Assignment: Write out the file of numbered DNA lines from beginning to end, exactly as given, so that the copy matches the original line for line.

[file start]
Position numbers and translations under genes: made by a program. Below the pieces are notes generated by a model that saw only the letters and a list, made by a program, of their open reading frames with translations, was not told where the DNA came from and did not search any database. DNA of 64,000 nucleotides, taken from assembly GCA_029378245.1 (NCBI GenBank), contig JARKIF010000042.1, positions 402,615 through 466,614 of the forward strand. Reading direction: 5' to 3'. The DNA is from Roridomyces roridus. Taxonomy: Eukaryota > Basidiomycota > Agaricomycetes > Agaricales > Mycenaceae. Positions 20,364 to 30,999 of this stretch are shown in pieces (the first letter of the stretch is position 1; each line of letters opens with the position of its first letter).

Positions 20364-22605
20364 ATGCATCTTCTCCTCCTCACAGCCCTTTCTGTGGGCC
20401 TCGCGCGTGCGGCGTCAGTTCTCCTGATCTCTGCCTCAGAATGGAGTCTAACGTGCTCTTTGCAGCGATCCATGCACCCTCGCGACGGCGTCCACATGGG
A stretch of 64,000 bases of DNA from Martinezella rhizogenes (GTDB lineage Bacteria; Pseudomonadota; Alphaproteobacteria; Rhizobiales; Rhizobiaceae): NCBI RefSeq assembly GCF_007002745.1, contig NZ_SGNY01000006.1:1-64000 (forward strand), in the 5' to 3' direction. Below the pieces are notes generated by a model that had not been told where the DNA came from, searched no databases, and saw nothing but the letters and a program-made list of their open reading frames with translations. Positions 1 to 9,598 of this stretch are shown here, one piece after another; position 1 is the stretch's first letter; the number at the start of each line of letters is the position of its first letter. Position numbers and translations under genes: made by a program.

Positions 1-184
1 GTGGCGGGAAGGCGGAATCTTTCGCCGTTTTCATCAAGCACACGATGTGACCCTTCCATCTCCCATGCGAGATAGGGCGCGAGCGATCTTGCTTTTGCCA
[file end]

Position numbers and translations under genes: made by a program. Below the pieces are notes generated by a model that saw only the letters and a list, made by a program, of their open reading frames with translations, was not told where the DNA came from and did not search any database. DNA of 64,000 nucleotides, taken from assembly GCA_029378245.1 (NCBI GenBank), contig JARKIF010000042.1, positions 402,615 through 466,614 of the forward strand. Reading direction: 5' to 3'. The DNA is from Roridomyces roridus. Taxonomy: Eukaryota > Basidiomycota > Agaricomycetes > Agaricales > Mycenaceae. Positions 20,364 to 30,999 of this stretch are shown in pieces (the first letter of the stretch is position 1; each line of letters opens with the position of its first letter).

Positions 20364-22605
20364 ATGCATCTTCTCCTCCTCACAGCCCTTTCTGTGGGCC
20401 TCGCGCGTGCGGCGTCAGTTCTCCTGATCTCTGCCTCAGAATGGAGTCTAACGTGCTCTTTGCAGCGATCCATGCACCCTCGCGACGGCGTCCACATGGG
A stretch of 64,000 bases of DNA from Martinezella rhizogenes (GTDB lineage Bacteria; Pseudomonadota; Alphaproteobacteria; Rhizobiales; Rhizobiaceae): NCBI RefSeq assembly GCF_007002745.1, contig NZ_SGNY01000006.1:1-64000 (forward strand), in the 5' to 3' direction. Below the pieces are notes generated by a model that had not been told where the DNA came from, searched no databases, and saw nothing but the letters and a program-made list of their open reading frames with translations. Positions 1 to 9,598 of this stretch are shown here, one piece after another; position 1 is the stretch's first letter; the number at the start of each line of letters is the position of its first letter. Position numbers and translations under genes: made by a program.

Positions 1-184
1 GTGGCGGGAAGGCGGAATCTTTCGCCGTTTTCATCAAGCACACGATGTGACCCTTCCATCTCCCATGCGAGATAGGGCGCGAGCGATCTTGCTTTTGCCA